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received a bachelor’s in education from the University of Idaho in 1932. Her next teaching job was in Petersburg, Alaska, a Norwegian fishing village. Rita met Claude Studebaker while at the UI, and when she returned from Alaska they married and settled in Moscow. After World War II, they settled in Boise

and reared four children. In 1960, Claude moved the family to Kabul, Afghanistan, where he worked designing and building irrigation projects. They later moved to Lahore, Pakistan, to do the same type of work. They moved back to the U.S. in 1965 and settled in Hawaii. Claude died in 1975, and Rita moved to Lewiston in 1977 and lived independently until she was 98. Rita’s cheerful outlook is an inspiration to her family.

march 21  Ruth Berkheiser Ruth Berkheiser of Orofino will celebrate her 89th birthday March 21. She was born March 21, 1922, in Fort Wayne, Ind. She married Warren Berkheiser in 1941 and they reared four children. Ruth was a stay-at-home mom, but she volunteered as a trail guide at a state preserve. She was a Girl Scout leader and trainer of camping skills. She won ribbons in canoe racing. She and Warren were amateur bee keepers. Ruth and Warren moved to Idaho in 1989. They enjoy traveling and have attended several Elderhostel programs. In addition to her children, Ruth has seven grandchildren.

march 24 to Ben and Cecil Stuart and attended schools in Harvard and Potlatch. She married Richard (Dick) Young in 1943, and they had four children, one of whom later died. Helen worked in retail in various stores and attended

the Orchards United Methodist Church, where she was involved in numerous activities. She enjoyed hunting, fishing, travel and quilting. In addition to her children, Helen has 17 grandchildren and 18 great-grandchildren.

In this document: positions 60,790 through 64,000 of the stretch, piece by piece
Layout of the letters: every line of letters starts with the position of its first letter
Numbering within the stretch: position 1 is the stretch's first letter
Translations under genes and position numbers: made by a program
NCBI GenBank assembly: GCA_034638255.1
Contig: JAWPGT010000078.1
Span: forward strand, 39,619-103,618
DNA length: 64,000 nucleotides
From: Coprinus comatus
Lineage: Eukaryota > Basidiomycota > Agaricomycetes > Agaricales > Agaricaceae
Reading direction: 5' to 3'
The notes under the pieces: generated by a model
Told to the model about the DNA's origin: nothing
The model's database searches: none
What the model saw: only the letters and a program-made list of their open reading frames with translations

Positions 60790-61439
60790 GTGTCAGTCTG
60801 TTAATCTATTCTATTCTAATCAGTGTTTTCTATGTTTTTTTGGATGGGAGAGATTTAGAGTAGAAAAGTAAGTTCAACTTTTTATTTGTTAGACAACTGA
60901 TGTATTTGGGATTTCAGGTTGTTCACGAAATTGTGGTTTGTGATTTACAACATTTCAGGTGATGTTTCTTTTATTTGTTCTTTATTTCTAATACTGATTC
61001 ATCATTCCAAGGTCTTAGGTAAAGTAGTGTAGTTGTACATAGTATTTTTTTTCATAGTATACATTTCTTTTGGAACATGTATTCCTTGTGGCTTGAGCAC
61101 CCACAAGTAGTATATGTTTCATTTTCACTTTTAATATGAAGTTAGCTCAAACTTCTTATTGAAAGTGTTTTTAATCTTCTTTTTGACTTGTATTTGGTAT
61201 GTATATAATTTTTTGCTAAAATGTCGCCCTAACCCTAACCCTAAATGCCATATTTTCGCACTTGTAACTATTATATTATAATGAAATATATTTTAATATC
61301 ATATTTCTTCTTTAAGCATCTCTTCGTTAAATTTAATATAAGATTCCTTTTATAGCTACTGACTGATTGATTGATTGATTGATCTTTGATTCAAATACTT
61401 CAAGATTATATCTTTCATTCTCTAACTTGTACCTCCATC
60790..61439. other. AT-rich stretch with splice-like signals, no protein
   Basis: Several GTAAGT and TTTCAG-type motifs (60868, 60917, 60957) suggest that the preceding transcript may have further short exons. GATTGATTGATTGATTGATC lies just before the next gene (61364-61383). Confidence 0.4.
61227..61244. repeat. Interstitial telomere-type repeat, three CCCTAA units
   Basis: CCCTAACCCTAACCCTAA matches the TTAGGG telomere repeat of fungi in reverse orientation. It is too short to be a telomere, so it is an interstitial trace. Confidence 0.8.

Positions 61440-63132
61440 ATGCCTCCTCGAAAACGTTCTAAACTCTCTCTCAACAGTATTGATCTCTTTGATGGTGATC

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M ON D A Y, M A R C H 7, 2 0 1 1

Tribune/Steve Hanks

Colleen Friddle (left) and Georgina Bennett perform for the residents at Royal Plaza Care Center in Lewiston. The two women played together 40 years ago and reunited at the care center.

Old friends play it again Musicians reunite at Royal Plaza for the enjoyment of all By Mary Tatko

Of Target Publications

Just beyond the main desk at Royal Plaza Care Center, there’s an alcove with seating for half a dozen or so and, at one end, a piano. One recent wintry day, 12 Royal Plaza residents sat shoul-

der to shoulder there, occupying upholstered furniture, folding chairs and, in many cases, wheelchairs. They faced the piano, where a smiling, whitehaired woman sat upright, playful rings sparkling as her fingers danced up and down the keyboard. Beside her, facing the audience, another white-haired woman, perky and slight, blew effortlessly into a saxophone, its smooth sound intertwining with the tinkle of the piano.

“I’m on the nursing home route.” — Saxophonist Colleen Friddle As the women played, time seemed to melt away from the dozen elderly faces in the room. Colleen Friddle, 85, and Georgina Bennett, 88, go back a long way. As young women, both performed in family bands so similar they traded musicians back and forth. Until reuniting at Royal Plaza, they had last played

together 40 years ago at the Chicken Roost, a Lewiston club that has since burned down. Friddle played with her husband in a five-piece group, she on alto saxophone, he on piano. Those days long behind her, she took up a few years ago with a sing-along group that plays the Eagles and many local retire-

ment homes. “I’m on the nursing home route,” she said, with a wry smile. One day, Friddle recognized Bennett in the hallway at Royal Plaza’s assisted living center and soon looked her up. Before long, they were the “Oldie Goldies.” “We got together here and it’s been the best thing that ever happened to us, jamming like this,” Friddle said. “We’ve never had so much fun in our lives. “It’s funny,” Friddle said, of